Why would people be interested in nature? There are many answers to this question; for example, some people think biodiversity is important, while others believe that nature is there to be used. In other words, there are many different motives in society for conserving and developing nature.
Base nature policy on peoples’ motives
When drawing up a vision for nature policy it is important that serious consideration is given to all the motives and reasons which people, businesses and other parties hold for involving themselves with nature and the landscape. This applies to all levels: local, regional, national, European and global.
Form coalitions with other sectors
By taking the various motives into account, it will be easier to respond to developments in society, such as the increased awareness of corporate social responsibility, the growing demand for recreation and the demand for sustainable energy. This opens up the way for new coalitions, such as with the construction industry or the energy sector. There are also opportunities to renew existing alliances; for example, with the leisure industry and agricultural sector. Government can foster such coalitions.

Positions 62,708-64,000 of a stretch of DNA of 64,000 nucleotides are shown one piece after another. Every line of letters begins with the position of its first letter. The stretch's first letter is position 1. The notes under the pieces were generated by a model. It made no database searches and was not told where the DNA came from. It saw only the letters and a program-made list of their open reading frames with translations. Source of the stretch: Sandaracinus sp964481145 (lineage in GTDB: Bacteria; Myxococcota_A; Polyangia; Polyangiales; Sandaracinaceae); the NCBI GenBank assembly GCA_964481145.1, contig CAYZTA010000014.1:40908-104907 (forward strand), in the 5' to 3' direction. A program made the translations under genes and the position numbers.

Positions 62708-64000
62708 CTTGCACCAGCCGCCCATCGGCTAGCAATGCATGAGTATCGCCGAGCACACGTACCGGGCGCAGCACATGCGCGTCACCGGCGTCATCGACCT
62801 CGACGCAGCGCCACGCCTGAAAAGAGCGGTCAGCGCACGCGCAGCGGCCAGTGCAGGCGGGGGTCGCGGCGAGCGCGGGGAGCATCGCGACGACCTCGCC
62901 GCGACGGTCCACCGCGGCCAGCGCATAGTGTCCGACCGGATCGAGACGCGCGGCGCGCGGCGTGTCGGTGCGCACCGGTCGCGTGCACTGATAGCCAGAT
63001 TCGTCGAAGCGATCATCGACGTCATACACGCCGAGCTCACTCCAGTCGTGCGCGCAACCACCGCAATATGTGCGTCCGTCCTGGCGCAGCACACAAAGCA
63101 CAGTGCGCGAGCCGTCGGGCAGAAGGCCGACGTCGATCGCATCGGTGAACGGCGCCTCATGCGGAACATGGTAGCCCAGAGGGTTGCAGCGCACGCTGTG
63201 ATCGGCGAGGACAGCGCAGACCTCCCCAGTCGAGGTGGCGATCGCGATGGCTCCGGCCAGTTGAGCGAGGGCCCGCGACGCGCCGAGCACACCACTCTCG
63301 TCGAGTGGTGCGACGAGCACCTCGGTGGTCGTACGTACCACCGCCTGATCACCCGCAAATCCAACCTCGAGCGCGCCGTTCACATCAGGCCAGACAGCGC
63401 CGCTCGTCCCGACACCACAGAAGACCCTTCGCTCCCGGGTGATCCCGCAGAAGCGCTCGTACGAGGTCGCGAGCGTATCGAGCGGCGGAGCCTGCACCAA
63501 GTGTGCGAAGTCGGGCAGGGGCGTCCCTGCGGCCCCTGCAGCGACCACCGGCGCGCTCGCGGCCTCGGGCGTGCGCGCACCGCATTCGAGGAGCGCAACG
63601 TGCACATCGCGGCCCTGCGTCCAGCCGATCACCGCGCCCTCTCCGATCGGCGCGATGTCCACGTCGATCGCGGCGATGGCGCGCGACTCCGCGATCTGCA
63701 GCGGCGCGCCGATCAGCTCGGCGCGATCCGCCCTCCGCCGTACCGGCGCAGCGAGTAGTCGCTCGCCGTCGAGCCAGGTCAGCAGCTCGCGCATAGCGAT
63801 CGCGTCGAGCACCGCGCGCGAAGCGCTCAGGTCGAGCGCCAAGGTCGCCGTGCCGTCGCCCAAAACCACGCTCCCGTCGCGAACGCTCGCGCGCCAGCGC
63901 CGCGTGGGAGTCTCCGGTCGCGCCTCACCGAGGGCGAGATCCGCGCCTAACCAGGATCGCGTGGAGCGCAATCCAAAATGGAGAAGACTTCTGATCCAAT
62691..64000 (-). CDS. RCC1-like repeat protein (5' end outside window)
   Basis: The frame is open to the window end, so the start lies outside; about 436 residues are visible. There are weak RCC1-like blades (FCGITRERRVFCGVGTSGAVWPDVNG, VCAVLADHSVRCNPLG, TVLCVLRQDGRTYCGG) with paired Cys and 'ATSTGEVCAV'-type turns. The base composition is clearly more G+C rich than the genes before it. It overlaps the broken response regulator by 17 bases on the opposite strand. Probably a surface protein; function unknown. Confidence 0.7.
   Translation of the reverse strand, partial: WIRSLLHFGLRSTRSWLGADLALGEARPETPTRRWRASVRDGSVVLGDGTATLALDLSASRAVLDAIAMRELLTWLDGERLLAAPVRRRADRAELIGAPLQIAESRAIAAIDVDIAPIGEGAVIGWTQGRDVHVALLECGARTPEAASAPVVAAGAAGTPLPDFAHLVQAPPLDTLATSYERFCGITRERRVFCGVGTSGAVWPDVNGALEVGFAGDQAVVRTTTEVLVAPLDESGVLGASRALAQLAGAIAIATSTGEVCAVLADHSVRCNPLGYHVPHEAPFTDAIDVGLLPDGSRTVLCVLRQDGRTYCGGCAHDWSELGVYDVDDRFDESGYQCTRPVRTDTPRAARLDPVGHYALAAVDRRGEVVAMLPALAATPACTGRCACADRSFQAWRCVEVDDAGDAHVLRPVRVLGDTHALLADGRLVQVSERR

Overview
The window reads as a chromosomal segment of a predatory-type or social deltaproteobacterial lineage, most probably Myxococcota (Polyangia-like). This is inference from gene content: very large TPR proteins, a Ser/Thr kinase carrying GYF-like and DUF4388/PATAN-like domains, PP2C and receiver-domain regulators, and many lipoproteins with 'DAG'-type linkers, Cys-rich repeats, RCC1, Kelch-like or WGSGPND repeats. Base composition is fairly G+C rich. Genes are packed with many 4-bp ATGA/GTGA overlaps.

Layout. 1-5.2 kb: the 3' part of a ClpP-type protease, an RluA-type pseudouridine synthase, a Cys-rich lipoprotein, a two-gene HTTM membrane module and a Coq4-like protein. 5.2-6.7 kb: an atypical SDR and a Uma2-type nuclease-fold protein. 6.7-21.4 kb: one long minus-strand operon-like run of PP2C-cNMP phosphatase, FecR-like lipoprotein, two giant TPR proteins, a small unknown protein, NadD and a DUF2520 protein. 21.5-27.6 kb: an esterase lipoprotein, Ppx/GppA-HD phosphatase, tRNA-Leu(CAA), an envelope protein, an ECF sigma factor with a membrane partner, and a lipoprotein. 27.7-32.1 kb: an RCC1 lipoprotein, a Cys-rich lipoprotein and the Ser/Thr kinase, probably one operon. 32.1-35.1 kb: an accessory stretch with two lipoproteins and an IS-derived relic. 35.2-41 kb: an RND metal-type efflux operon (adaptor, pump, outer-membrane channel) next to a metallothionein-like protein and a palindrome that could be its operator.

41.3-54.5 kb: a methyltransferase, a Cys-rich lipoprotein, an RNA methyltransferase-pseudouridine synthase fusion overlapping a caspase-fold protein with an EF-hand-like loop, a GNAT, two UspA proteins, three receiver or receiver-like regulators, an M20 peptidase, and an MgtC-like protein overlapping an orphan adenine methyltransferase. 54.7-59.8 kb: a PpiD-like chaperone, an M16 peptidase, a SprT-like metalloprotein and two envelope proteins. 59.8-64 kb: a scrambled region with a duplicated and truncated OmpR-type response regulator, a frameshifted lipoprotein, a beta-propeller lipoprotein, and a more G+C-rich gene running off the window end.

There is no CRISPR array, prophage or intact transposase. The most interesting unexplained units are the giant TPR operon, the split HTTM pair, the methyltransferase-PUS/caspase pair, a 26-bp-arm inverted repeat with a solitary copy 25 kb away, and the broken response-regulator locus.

Make clear choices, also on regional levels
Not all motives are compatible with one another. By making clear and well-considered choices at regional level and indicating which motives take priority, there is a great deal of environmental quality to be gained.